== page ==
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Showing: 1-10 results of 172

THE CUSTOM-HOUSE INTRODUCTORY TO "THE SCARLET LETTER" It is a little remarkable, that—though disinclined to talk overmuch of myself and my affairs at the fireside, and to my personal friends—an autobiographical impulse should twice in my life have taken possession of me, in addressing the public. The first time was three or four years since, when I favoured the reader—inexcusably, and for no earthly reason that either the... more...

CHAPTER I THE EARLY MARRIED LIFE OF THE MORELS "THE BOTTOMS" succeeded to "Hell Row". Hell Row was a block of thatched, bulging cottages that stood by the brookside on Greenhill Lane. There lived the colliers who worked in the little gin-pits two fields away. The brook ran under the alder trees, scarcely soiled by these small mines, whose coal was drawn to the surface by donkeys that plodded wearily in a circle round a gin. And all over the... more...

CHAPTER I. Mrs. Rachel Lynde is Surprised Mrs. Rachel Lynde lived just where the Avonlea main road dipped down into a little hollow, fringed with alders and ladies' eardrops and traversed by a brook that had its source away back in the woods of the old Cuthbert place; it was reputed to be an intricate, headlong brook in its earlier course through those woods, with dark secrets of pool and cascade; but by the time it reached Lynde's Hollow it was... more...

Chapter 1 Happy families are all alike; every unhappy family is unhappy in its own way. Everything was in confusion in the Oblonskys' house. The wife had discovered that the husband was carrying on an intrigue with a French girl, who had been a governess in their family, and she had announced to her husband that she could not go on living in the same house with him. This position of affairs had now lasted three days, and not only the husband... more...

I A Face on Which Time Makes But Little Impression  A Saturday afternoon in November was approaching the time of twilight, and the vast tract of unenclosed wild known as Egdon Heath embrowned itself moment by moment. Overhead the hollow stretch of whitish cloud shutting out the sky was as a tent which had the whole heath for its floor. The heaven being spread with this pallid screen and the earth with the darkest vegetation, their... more...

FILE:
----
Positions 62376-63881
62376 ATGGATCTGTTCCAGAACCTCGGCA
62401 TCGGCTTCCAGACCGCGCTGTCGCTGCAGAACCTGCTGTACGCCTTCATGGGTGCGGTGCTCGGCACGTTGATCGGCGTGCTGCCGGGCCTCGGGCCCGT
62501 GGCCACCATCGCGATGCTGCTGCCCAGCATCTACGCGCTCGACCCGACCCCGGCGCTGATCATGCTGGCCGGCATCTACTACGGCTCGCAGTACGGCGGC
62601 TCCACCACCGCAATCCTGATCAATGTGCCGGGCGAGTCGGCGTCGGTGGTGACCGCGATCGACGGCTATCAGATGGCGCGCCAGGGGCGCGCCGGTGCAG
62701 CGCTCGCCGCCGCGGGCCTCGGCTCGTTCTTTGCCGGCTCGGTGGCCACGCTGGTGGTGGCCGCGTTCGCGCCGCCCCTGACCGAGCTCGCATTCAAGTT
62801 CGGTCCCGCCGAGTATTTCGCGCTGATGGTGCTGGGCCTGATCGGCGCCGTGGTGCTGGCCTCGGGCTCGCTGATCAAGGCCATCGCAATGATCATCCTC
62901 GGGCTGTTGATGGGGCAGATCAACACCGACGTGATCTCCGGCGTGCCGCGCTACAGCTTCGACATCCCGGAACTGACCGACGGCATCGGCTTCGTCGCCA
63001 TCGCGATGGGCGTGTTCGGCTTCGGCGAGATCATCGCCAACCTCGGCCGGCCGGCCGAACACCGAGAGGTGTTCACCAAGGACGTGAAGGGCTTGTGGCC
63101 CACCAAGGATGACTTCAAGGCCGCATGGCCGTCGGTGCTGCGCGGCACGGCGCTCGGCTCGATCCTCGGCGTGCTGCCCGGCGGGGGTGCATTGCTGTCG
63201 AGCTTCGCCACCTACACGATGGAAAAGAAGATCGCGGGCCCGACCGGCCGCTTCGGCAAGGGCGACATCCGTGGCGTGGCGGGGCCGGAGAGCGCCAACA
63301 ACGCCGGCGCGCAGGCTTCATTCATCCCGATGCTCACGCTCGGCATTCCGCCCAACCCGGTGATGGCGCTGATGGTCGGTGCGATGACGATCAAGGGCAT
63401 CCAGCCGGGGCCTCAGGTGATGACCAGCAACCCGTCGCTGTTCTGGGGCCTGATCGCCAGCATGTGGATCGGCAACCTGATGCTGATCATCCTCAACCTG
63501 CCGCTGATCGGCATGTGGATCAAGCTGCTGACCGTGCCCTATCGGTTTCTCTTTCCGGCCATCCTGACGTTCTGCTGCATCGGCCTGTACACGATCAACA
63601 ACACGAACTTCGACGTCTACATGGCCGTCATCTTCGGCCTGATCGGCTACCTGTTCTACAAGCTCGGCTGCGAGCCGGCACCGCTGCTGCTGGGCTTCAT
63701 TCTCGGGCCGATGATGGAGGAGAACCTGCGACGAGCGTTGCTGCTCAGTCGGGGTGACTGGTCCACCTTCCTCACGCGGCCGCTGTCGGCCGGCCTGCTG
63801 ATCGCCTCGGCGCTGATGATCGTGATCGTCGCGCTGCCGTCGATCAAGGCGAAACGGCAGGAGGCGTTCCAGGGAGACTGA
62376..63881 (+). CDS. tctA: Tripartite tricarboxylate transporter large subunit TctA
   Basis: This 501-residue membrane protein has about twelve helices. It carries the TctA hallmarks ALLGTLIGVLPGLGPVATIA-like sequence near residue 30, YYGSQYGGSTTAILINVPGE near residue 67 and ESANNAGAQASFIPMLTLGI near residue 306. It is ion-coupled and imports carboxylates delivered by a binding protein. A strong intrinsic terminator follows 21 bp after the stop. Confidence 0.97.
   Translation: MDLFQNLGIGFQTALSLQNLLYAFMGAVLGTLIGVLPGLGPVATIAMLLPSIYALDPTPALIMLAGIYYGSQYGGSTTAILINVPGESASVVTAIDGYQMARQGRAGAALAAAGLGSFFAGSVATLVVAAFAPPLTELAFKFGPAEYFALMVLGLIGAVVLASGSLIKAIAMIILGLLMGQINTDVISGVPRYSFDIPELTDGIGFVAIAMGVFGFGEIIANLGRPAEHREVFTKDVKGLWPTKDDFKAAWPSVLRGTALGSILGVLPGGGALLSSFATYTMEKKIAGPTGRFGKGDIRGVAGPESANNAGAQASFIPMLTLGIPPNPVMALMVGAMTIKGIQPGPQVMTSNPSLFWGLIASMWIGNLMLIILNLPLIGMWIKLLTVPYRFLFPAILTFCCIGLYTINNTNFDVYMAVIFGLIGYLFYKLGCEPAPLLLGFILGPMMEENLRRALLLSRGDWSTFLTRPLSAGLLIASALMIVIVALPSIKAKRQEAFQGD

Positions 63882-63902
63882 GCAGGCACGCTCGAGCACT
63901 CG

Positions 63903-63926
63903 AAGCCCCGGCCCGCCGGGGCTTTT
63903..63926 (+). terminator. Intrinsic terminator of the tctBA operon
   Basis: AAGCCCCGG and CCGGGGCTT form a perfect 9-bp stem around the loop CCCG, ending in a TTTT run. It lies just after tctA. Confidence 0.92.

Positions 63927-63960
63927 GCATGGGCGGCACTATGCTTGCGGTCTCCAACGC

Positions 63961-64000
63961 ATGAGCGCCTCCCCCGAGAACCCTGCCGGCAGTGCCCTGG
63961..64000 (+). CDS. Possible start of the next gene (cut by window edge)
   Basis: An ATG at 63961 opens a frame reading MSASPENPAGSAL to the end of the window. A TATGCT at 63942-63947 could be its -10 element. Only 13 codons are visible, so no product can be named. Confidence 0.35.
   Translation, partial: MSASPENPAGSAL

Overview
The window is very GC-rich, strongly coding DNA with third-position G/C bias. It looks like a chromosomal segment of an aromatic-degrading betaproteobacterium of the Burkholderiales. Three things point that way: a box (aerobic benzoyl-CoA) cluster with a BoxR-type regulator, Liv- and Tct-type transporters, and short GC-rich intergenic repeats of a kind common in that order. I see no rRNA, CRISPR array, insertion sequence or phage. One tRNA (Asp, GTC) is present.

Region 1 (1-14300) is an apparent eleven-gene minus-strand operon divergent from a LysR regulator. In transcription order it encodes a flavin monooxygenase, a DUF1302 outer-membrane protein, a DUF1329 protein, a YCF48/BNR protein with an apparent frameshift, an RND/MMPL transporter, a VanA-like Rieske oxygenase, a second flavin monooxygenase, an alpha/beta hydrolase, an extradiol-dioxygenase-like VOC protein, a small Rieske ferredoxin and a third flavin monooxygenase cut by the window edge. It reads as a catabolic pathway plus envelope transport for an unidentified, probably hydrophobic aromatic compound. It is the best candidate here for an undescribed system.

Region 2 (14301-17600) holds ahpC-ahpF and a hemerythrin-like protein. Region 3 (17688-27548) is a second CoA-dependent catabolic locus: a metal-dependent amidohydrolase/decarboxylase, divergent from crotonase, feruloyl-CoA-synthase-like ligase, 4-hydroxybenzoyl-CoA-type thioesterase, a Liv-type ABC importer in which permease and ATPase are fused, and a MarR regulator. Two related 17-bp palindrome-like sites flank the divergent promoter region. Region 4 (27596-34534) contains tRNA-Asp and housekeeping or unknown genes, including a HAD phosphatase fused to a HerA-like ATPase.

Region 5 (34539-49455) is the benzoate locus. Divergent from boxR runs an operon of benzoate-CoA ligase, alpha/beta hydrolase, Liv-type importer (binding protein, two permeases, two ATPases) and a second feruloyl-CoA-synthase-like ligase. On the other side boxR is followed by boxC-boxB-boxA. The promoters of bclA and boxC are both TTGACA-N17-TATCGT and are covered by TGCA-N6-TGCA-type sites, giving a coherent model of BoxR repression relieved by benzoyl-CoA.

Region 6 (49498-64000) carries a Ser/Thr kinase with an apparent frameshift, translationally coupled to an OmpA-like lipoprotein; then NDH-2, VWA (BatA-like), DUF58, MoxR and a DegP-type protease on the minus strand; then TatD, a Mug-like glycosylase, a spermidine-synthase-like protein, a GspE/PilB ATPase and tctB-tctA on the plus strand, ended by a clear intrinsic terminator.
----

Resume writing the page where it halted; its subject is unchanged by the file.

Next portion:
CHAPTER I HOW TOM BRANGWEN MARRIED A POLISH LADY I The Brangwens had lived for generations on the Marsh Farm, in the meadows where the Erewash twisted sluggishly through alder trees, separating Derbyshire from Nottinghamshire. Two miles away, a church-tower stood on a hill, the houses of the little country town climbing assiduously up to it. Whenever one of the Brangwens in the fields lifted his head from his work, he saw the church-tower at... more...

Chapter 1 Sir Walter Elliot, of Kellynch Hall, in Somersetshire, was a man who, for his own amusement, never took up any book but the Baronetage; there he found occupation for an idle hour, and consolation in a distressed one; there his faculties were roused into admiration and respect, by contemplating the limited remnant of the earliest patents; there any unwelcome sensations, arising from domestic affairs changed naturally into pity and... more...

Chapter I. The beginning of things. They were not railway children to begin with. I don't suppose they had ever thought about railways except as a means of getting to Maskelyne and Cook's, the Pantomime, Zoological Gardens, and Madame Tussaud's. They were just ordinary suburban children, and they lived with their Father and Mother in an ordinary red-brick-fronted villa, with coloured glass in the front door, a tiled passage that was called a... more...

BOOK ONE THE BEATING HEART Jan of Ruffluck Croft never tired of telling about the day when his little girl came into the world. In the early morning he had been to fetch the midwife, and other helpers; all the forenoon and a good part of the afternoon he had sat on the chopping-block, in the woodshed, with nothing to do but to wait. Outside it rained in torrents and he came in for his share of the downpour, although he was said to be under... more...

WE THREE I When I know that Lucy is going to Palm Beach for the winter I shall go to Aiken. When I know that she is going to Aiken, I shall go to Palm Beach. And I shall play the same game with Bar Harbor, Newport, Europe, and other summer resorts. So we shall only meet by accident, and hardly ever. We've been asked not to. But I ought to begin further back. It would do no harm to begin at the beginning. There is even a king's advice to that... more...